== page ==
The coolest evolution in combat is increased mobility. Commander Shepard could barely get off the ground, but Ryder has a combat suit that lets you make impossibly high jumps and artfully dodge enemies, so fights feel a lot more dynamic, especially for classes that specialize in shotguns and close-up combat. Combat is easily the high point of Andromeda. It's fast, frantic, fun and flexible. With the right equipment and setup, you hardly need to take cover and can smash your way through enemy forces.

A major change to Andromeda is that your protagonist can now be a jack of all trades. Rather than being forced into a single class, you can mix and match abilities from different specialties, including changing your combat profile — even in the middle of a fight. It might sound minor, but it's a significant improvement because you're not shoehorned into a certain play style that doesn't work for you. You can be a biotic-wielding wizard, a gun-toting soldier, a stealthy electronics expert or a mix of all three.

Unfortunately, the mission design is weaker. There are some excellent missions, but they're usually the capstone for major plot events. The game is at its best when you're fighting an arena full of foes, but the more casual missions tend to be overly long and uninteresting. You're asked to scan objects with your handy-dandy wrist tool, which amounts to the now-common Detective Vision mechanic, where you look for a glowing object and hit a button to scan it.

Exploration is pretty fun. While it's not an open-world game, there are a lot of nooks and crannies that  lead to hidden treasures, special missions, or an object you can scan for resources. Your increased mobility helps to make exploration feel fun instead of frustrating. Like the earlier Mass Effect games, you get a space truck that you can use to explore certain areas. This isn't exactly engaging, but it's also not a repeat of the Mako from Mass Effect 1. It's simple and easy to use, and that's all it needs to be. Exploring also lets you gain resources to upgrade your home base or your characters, so it always pays off, though the game retains the Mass Effect 3 problem of needing too much travel-back-to-the-base for basic stuff.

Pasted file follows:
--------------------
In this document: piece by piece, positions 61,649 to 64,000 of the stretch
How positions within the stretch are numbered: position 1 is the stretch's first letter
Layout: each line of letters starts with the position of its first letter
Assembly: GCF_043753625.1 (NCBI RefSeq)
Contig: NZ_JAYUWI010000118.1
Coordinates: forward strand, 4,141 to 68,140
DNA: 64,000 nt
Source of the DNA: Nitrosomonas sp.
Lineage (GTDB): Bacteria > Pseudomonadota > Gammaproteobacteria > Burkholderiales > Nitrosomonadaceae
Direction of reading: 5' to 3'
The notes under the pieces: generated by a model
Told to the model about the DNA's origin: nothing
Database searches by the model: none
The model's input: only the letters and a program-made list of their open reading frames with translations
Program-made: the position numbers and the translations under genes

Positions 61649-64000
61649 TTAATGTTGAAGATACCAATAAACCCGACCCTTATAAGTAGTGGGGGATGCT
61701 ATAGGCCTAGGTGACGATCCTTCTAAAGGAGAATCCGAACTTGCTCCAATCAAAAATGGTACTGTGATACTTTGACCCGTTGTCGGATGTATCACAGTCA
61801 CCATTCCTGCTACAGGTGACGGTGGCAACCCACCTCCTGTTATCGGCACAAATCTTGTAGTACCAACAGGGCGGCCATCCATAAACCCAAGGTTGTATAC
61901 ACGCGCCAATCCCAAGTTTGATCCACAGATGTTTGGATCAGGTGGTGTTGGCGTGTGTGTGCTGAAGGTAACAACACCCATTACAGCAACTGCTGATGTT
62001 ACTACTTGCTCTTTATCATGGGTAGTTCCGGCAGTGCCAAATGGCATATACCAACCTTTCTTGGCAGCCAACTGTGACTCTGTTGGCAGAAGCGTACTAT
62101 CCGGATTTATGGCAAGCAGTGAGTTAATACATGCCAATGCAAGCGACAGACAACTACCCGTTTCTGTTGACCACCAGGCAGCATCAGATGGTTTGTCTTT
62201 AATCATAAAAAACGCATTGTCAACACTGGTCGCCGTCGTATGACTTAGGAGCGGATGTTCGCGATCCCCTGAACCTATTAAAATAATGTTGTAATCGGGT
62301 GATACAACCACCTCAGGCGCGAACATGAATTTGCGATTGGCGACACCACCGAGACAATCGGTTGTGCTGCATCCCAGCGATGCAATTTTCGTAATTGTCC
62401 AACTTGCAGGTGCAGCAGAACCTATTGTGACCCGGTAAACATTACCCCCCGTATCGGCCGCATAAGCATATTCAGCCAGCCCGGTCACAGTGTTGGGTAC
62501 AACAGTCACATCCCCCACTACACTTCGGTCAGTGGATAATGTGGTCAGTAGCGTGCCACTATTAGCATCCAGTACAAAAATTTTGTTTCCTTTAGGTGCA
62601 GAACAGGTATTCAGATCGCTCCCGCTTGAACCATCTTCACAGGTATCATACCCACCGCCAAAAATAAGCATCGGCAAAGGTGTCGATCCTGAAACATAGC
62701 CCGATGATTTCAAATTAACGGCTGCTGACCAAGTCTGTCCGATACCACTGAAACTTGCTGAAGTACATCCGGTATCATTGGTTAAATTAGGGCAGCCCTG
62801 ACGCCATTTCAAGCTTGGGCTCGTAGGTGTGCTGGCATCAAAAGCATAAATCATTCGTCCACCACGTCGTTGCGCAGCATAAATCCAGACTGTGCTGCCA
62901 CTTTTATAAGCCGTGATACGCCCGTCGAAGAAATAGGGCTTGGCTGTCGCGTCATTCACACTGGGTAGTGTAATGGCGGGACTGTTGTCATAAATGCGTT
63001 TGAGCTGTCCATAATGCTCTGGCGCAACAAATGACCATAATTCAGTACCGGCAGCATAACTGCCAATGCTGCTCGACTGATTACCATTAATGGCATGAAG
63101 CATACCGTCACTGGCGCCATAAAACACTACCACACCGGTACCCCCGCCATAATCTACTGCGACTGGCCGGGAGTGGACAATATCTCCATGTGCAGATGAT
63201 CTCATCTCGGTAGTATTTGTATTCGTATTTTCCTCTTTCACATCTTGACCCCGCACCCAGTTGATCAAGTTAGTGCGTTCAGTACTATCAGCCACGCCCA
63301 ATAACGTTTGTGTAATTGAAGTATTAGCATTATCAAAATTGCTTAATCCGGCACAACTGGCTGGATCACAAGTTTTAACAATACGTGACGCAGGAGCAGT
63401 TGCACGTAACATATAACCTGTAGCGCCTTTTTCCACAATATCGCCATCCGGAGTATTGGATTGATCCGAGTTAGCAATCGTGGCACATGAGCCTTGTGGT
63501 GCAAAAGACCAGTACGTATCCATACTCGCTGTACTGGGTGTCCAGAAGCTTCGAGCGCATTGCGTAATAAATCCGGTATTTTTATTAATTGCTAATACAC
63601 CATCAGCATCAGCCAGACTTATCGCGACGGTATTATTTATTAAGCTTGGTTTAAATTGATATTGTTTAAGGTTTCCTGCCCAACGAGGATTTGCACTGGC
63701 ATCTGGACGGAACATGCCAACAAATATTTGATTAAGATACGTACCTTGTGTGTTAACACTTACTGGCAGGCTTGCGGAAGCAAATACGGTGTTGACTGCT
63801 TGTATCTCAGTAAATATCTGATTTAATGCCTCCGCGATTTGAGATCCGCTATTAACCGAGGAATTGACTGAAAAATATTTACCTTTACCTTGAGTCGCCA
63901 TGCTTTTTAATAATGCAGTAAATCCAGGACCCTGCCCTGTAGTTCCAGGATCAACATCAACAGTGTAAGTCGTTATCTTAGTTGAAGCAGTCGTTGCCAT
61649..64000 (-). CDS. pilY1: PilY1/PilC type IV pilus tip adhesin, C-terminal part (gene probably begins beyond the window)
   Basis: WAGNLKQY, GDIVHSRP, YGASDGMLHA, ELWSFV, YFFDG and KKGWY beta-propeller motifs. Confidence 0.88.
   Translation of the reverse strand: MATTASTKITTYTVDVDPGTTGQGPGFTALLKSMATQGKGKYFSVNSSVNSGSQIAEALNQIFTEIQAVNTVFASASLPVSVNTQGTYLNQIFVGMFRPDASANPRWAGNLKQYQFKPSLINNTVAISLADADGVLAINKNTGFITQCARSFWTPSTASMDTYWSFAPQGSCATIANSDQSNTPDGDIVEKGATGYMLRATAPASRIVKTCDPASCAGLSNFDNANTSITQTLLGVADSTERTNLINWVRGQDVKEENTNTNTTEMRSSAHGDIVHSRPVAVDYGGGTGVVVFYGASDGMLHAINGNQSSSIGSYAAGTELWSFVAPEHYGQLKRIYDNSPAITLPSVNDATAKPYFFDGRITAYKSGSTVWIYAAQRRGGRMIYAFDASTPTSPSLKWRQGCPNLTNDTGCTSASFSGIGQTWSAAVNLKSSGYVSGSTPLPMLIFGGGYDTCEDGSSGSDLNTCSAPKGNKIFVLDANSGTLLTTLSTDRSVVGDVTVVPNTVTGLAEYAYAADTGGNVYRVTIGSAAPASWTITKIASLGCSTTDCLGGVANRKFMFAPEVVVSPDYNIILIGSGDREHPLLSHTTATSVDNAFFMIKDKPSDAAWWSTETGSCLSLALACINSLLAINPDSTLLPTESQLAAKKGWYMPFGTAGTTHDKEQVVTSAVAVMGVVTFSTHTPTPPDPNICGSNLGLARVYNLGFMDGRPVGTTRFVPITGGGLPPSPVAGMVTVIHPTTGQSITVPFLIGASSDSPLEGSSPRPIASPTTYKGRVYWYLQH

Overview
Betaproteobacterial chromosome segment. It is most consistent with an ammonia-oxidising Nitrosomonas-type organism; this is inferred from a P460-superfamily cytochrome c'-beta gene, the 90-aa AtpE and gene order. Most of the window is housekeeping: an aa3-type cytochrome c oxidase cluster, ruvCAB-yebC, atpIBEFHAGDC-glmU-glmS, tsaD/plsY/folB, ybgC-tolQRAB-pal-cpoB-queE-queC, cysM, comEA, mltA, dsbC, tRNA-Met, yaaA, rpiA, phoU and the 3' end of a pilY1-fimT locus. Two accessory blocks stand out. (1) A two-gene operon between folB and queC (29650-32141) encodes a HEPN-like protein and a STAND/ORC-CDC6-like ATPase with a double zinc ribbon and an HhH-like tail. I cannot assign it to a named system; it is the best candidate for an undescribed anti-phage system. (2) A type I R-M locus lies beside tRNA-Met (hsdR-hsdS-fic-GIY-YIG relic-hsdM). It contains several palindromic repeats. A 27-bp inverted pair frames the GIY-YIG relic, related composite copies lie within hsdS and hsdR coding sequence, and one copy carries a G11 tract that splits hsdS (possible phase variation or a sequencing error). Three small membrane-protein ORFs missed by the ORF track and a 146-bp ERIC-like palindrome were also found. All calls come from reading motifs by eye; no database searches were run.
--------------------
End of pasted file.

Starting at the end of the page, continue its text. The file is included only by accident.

When Andromeda is firing on all cylinders, I enjoyed my time with it, but those exciting moments are bookended by a lot of slow and boring quests, which make it an inconsistent experience. When you're looking for clues in unknown areas or ramming face-first into a group of Krogan mercenaries, it feels absurdly engaging. At its best, I was willing to forgive a lot of flaws because I was having fun. At its worst, I wanted to be done with the next Sudoku-themed puzzle or tedious backtracking.

Fortunately, the improved focus of the combat pays major dividends in the multiplayer portion. Like Mass Effect 3, Andromeda has a multiplayer horde mode, where you must complete increasingly difficult objectives to unlock loot boxes. It lacks the customization of the main game, but the increased mobility and modified combat also boost the multiplayer. Those who put dozens of hours into Mass Effect 3's multiplayer won't find anything too different here, but the improvements make it work. It meshes much better with cooperative multiplayer than Dragon Age: Inquisition's attempt at the same. It's easy to imagine spending hours in the multiplayer unlocking new characters, weapons and challenges. It ran smoothly during my playtesting, but some people have reported noticeable lag spikes, so be warned.

The largest disappointment with Andromeda is that it's not very good-looking. The character models look plastic and fake, even when compared to older Mass Effect titles, let alone modern games that blow it out of the water. The animations are stilted, and character faces rarely display emotion. The environments are better, but so much time is spent looking at the awkward character models that it stands out. In many ways, it seems like a step back from Mass Effect 3. We also saw a number of animation glitches, including characters freezing in place, standing on thin air, running in circles, and walking in the infamous T-pose. The voice acting isn't any better. Ryder can't match up to Jessica Hale or even Mark Meer's Shepard, and the cast as a whole feels low-effort. There's a lot of voice acting that is uncommonly cringe-worthy for a Bioware title, which is usually strong in this area.

At the end of the day, Mass Effect: Andromeda isn't bad so much as it is disappointing. The core gameplay has been improved from Mass Effect 3, and the multiplayer is almost worth the price of admission on its own. Alas, it's dragged down by a weak presentation, poor plot, and a general lack of ambition. When Andromeda shines, it's a lot of fun, but in a month filled with top-notch games, it's disappointing that Bioware's years-in-the-making follow-up is so thoroughly mundane. There's plenty of fun to be had if you're willing to overlook the flaws, but Andromeda asks you to overlook flaws just a bit too often.

Score: 7.0/10